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States sue to block White House plan for internet transition

Engadget Engadget 30/09/2016 Billy Steele
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If you thought the battle over whether or not the "keys" to the internet would be handed over to an international governing body might be over quickly, we've got some bad news. Attorneys general from Texas, Arizona, Oklahoma and Nevada filed a lawsuit this week in an attempt to block the Obama Administration's plan to cede control of the internet to the Internet Corporation for Assigned Names and Numbers (ICANN) in October. The group argues that President Obama must get Congressional approval before "giving away government property."

"The Obama Administration's decision violates the Property Clause of the US Constitution by giving away government property without congressional authorization, the First Amendment to the U.S. Constitution by chilling speech and the Administrative Procedure Act by acting beyond statutory authority," Texas Attorney General Ken Paxton's office explained in a statement.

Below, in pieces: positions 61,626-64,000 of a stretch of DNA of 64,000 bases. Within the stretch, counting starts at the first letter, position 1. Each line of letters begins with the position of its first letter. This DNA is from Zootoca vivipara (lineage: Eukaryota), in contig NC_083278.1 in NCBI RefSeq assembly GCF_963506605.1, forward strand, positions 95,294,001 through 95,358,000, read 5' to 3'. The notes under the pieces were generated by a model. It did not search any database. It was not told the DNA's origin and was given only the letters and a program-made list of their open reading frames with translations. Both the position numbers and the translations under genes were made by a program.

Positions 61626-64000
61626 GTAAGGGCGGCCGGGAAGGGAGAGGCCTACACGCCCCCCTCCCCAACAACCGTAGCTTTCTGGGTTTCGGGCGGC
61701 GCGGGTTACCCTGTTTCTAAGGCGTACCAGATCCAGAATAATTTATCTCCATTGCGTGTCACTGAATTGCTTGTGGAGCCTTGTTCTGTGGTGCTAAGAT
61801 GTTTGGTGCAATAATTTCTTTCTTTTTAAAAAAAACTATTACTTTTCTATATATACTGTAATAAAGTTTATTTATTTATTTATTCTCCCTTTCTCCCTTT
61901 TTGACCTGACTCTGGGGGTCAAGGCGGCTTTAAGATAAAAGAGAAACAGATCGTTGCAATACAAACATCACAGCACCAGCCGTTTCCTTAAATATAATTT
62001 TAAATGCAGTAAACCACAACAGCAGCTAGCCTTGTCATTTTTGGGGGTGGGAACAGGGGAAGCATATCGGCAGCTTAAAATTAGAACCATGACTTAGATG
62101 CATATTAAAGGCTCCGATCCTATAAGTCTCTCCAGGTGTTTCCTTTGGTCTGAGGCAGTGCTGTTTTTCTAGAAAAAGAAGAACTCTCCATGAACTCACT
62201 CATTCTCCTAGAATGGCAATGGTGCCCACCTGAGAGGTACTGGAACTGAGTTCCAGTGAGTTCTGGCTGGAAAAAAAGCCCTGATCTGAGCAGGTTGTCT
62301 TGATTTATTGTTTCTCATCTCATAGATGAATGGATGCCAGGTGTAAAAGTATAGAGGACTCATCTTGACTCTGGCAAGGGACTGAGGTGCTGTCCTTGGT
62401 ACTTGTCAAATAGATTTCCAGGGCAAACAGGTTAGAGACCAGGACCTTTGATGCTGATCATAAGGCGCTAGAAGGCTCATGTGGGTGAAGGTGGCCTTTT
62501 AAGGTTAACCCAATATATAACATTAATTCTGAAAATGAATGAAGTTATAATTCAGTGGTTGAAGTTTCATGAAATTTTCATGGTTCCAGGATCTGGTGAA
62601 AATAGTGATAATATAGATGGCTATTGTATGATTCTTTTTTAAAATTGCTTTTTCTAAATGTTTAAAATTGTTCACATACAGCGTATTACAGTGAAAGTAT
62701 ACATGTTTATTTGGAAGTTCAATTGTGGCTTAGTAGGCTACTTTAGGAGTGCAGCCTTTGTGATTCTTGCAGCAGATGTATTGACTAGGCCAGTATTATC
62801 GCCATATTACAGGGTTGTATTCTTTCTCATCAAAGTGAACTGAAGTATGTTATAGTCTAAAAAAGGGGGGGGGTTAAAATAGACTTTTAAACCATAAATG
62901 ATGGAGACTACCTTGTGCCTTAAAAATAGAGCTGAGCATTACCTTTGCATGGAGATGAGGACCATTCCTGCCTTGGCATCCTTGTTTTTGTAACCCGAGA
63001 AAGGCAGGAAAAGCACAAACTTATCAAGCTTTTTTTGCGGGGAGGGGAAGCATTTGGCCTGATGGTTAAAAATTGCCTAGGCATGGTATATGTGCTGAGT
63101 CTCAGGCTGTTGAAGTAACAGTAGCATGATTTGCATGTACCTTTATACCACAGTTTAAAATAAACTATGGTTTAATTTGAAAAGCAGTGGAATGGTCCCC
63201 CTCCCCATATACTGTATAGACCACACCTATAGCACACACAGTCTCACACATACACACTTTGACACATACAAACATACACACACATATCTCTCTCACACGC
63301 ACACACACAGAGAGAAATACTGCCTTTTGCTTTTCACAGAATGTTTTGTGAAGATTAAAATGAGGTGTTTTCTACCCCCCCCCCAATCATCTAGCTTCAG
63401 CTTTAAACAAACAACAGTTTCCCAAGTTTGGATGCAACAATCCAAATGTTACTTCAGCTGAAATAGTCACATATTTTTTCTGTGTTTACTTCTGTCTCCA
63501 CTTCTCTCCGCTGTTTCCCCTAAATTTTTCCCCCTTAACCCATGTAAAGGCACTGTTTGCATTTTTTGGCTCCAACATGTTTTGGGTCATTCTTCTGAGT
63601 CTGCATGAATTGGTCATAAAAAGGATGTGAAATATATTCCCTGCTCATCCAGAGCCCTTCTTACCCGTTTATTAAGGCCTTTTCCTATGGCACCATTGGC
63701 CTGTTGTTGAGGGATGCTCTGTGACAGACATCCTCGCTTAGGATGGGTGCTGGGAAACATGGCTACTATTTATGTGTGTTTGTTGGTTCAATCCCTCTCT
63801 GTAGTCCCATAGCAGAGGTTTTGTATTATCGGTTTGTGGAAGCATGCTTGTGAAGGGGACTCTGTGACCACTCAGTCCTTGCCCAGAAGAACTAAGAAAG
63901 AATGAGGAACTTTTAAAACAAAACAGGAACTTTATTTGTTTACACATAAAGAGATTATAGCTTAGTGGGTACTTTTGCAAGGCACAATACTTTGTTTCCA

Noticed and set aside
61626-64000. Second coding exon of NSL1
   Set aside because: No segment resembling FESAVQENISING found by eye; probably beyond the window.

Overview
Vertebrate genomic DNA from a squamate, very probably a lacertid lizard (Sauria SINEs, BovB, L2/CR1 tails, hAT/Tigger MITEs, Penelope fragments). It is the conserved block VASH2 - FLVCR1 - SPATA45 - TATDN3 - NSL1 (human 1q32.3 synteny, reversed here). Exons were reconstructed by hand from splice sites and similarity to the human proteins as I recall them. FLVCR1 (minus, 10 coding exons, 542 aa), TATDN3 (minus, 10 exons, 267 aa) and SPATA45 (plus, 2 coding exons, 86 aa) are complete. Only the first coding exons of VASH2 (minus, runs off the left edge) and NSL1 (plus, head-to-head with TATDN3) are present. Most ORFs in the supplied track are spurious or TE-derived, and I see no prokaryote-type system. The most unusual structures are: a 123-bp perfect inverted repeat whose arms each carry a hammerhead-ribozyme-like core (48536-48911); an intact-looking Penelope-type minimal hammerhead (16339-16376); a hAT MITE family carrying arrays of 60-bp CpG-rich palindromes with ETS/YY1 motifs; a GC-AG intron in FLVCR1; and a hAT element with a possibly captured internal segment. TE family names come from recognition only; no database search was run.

The Republican attorneys general echoed the sentiments of their fellow party members, arguing that the move would give authoritarian governments like China, Russia and Iran more power to censor the internet. Those three countries will participate in the international governing body that will oversee the internet and domains. Attorney General Paxton argued that trusting those governments to lend a hand to maintain the freedom of the internet was "lunacy." The group also cites security concerns over the .gov and .mil domains after the transition, but supporters of the transition say that those won't be affected by the change.

In an open letter on TechCrunchlast week, a group of Congressional Democrats slammed Republicans for their resistance of the transition. The group of five Senators and Representatives reminded their counterparts, and the general public, that the US doesn't own the internet.

"If the Republicans successfully delay the transition, America's enemies are sure to pounce," the letter explained. "Russia and its allies could push to shift control of the internet's core functions to a government body like the U.N. where they have more influence."

The Hill

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